Ohio Northern University’s Stambaugh Gallery opens season with prints by Paul Jacoulet
August—The Ohio Northern University gallery program opens its 2012–13 art exhibition and gallery season at the Stambaugh Studio Theatre Gallery with a show entitled “The Prints of Paul Jacoulet.” The exhibit runs September 3 through December 14.
The pieces on display during the exhibition are representative of a collection of Asian art given to Ohio Northern by Col. Elmer E. Welty, LLB ’27, Hon.D. ’82, and his wife, Lyla. The Welty Collection includes more than 500 pieces of carvings, porcelains, sculpture, furniture and prints. Representative items from the 19th century, Ch’ing Dynasty, Meji period, plus numerous Kutani and Imari China pieces make this an outstanding and diverse collection of academic and cultural use by Ohio Northern.
Col. Welty studied law at Ohio Northern from 1924–26 and then attended the Command and General Staff College in Leavenworth, Kan. He continued his education with special studies in Far Eastern affairs at Yale University. The Weltys lived in Asia for 30 years, and this print exhibit features acquisitions of Jacoulet’s work made during that period. Later, Col. Welty formed the firm of Welty, Shimeal and Tokotori, specializing in international law and patents. He was presented with an ONU Alumni Award in 1979 recognizing his career accomplishments and reflection on Ohio Northern. In 1982, Col Welty received an honorary doctor of laws from ONU. He donated his entire Asian collection in 1991 to Ohio Northern.
This exhibition features the work of the French artist Paul Jacoulet (1896-1960) who lived in Japan most of his life. During a span of 26 years, he produced 166 masterfully printed color woodcuts inspired by his travels to Japan, Korea, China, Mongolia and numerous islands of the South Pacific. His inventive compositions reveal a synthesis of traditional Japanese printing techniques with modern European aesthetics and are examples of superb craftsmanship. Each print involved as many as 300 pressings of handmade paper against as many as sixty carved cherry wood blocks.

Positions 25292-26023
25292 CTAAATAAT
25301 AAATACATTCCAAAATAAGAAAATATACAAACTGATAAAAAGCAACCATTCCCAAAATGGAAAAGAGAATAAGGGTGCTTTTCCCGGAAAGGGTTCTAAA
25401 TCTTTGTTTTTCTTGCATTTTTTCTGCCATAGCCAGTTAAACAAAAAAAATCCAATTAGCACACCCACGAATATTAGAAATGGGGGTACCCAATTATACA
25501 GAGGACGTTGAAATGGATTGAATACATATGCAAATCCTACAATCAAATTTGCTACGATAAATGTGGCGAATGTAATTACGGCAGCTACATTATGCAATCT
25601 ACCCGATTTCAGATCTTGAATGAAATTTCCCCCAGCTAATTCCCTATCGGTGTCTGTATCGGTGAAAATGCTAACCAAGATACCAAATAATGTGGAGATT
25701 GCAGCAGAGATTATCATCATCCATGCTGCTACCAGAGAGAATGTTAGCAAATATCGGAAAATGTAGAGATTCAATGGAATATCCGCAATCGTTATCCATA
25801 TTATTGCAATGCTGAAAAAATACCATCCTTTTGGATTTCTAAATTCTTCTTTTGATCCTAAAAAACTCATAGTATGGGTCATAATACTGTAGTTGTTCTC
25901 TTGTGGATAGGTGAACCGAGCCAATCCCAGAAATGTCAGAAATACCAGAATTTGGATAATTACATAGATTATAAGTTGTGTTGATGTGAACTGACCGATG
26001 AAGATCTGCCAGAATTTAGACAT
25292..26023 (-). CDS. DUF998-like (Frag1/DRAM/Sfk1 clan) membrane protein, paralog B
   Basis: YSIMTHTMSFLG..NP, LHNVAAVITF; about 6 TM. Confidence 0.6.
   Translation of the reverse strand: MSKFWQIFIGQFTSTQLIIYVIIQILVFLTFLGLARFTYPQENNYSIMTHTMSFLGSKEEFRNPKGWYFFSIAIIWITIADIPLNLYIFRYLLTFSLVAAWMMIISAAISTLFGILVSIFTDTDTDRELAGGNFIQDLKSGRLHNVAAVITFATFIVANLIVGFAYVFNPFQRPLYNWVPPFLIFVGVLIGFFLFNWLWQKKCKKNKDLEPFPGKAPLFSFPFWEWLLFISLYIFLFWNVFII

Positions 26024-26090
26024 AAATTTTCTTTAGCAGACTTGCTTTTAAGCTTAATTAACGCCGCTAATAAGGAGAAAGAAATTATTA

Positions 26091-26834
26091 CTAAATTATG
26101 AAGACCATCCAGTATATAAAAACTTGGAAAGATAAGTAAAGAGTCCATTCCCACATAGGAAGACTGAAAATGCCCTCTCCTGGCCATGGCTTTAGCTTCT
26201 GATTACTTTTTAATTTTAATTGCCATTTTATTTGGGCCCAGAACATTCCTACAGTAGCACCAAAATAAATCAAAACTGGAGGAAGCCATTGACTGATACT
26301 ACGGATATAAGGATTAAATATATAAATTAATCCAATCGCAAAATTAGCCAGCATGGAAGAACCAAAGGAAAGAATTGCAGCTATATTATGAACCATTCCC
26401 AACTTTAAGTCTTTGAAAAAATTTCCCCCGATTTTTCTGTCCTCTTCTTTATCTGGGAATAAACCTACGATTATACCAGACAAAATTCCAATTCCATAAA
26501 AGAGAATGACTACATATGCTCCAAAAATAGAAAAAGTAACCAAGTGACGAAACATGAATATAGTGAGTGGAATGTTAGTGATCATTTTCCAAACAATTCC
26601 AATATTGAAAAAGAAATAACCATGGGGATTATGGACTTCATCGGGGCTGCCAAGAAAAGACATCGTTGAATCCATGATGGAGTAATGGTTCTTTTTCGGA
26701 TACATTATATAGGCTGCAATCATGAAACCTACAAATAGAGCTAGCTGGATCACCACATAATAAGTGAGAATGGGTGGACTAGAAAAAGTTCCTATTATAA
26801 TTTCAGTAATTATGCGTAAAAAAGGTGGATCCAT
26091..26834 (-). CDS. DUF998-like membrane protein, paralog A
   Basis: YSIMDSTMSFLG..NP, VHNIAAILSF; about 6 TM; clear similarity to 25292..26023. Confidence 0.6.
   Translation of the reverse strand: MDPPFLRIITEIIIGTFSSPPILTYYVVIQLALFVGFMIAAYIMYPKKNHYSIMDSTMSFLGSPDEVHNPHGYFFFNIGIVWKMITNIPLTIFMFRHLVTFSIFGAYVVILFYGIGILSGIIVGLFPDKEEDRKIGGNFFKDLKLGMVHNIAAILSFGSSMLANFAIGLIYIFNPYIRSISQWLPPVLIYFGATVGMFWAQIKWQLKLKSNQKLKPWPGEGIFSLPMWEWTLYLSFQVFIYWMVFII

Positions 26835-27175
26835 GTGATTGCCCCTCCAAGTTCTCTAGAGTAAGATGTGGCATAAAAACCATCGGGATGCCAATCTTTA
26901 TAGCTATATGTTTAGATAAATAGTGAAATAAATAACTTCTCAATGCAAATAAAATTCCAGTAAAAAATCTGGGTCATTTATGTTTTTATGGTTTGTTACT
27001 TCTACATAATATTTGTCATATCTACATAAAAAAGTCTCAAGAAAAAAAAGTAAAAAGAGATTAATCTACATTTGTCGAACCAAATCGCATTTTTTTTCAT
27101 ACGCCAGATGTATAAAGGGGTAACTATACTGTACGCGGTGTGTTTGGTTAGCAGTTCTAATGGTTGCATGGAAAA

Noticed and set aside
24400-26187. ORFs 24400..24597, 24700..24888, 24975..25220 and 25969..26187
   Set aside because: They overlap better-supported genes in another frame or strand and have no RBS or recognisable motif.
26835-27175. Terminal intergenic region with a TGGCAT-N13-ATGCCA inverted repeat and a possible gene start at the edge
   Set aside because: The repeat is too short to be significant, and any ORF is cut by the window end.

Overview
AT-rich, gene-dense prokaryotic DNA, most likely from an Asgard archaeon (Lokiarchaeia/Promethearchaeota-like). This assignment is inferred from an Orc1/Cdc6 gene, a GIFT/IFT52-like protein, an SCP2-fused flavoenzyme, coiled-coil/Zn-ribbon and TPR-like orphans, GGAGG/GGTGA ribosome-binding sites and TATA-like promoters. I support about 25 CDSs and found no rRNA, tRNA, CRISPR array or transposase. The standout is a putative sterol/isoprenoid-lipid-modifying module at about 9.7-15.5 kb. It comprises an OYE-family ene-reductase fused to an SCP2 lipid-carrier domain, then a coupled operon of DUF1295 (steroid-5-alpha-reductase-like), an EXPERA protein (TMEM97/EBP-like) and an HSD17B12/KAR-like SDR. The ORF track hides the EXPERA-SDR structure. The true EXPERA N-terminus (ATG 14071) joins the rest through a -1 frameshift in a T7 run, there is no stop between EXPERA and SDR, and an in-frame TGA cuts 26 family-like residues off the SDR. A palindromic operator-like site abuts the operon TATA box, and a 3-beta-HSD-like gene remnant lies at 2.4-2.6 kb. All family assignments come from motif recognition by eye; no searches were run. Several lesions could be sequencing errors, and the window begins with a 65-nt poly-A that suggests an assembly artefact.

As a young boy, Jacoulet moved to Tokyo where his father taught French at the School of Foreign Languages. Jacoulet’s formal education in Japan was supplemented by private instruction in languages, calligraphy, painting and music. Following an early career as an interpreter for the French embassy in Tokyo, he decided to devote himself exclusively to his art. During his extensive travels, he filled his sketchbooks with drawings and also painted hundreds of watercolors. In the execution of his prints, Jacoulet collaborated with master carvers and skillful young printers, personally supervising the pulling of each print. He often credited their significant role by stamping their names along the margins of his prints.
Jacoulet’s woodcuts evoke the themes and methods of the traditional Japanese woodblock print genre known as ukiyo-e. Dating back to the 17th century, ukiyo-e prints typically featured theater performers, beautiful courtesans, landscapes and scenes from history and everyday life. Jacoulet is often associated with the Shin Hanga ("New Prints") movement that sought to revitalize this tradition by introducing Western realism and new subject matter. Jacoulet further invigorated the ukiyo-e tradition through his experimentation with elaborate new techniques and innovative materials. For example, he used precious metals and natural pigments in devising new shadings as well as colored mica, powdered semi-precious stones and small embossing blocks for added texture.
Admission to the Elzay and Stambaugh galleries is free and open to the public, daily from noon to 5 p.m. while school is in session. The Stambaugh Studio Theatre Gallery is also open prior to events held at Ohio Northern’s Freed Center for the Performing Arts.
Operated by the department of art & design, the University’s exhibition program serves as a vital means for engaging the Ohio Northern community and the Northwest Central Ohio region in the visual arts. The gallery season is designed to serve as an educational and cultural resource, to host national and international touring exhibitions, and to host original exhibits distinctly suited to an academic environment.
Ohio Northern offers both the Bachelor of Arts and Bachelor of Fine Arts degrees with majors in advertising design, art education, graphic design and studio arts. The department of A&D holds memberships in national organizations such as the National Art Education Association, College Art Association, Foundations in Art: Theory and Education and the National Council on Education of Ceramic Arts. The department is recognized as one of the best creative programs nationwide in the second edition of “Creative Colleges: A Guide for Student Actors, Artists, Dancers, Musicians and Writers.” For additional information about the department of art & design or the University’s 2012–13 Arts Exhibition Season, contact the department at 419.772.2160.
image: “The Pearls. Manchuria,” woodblock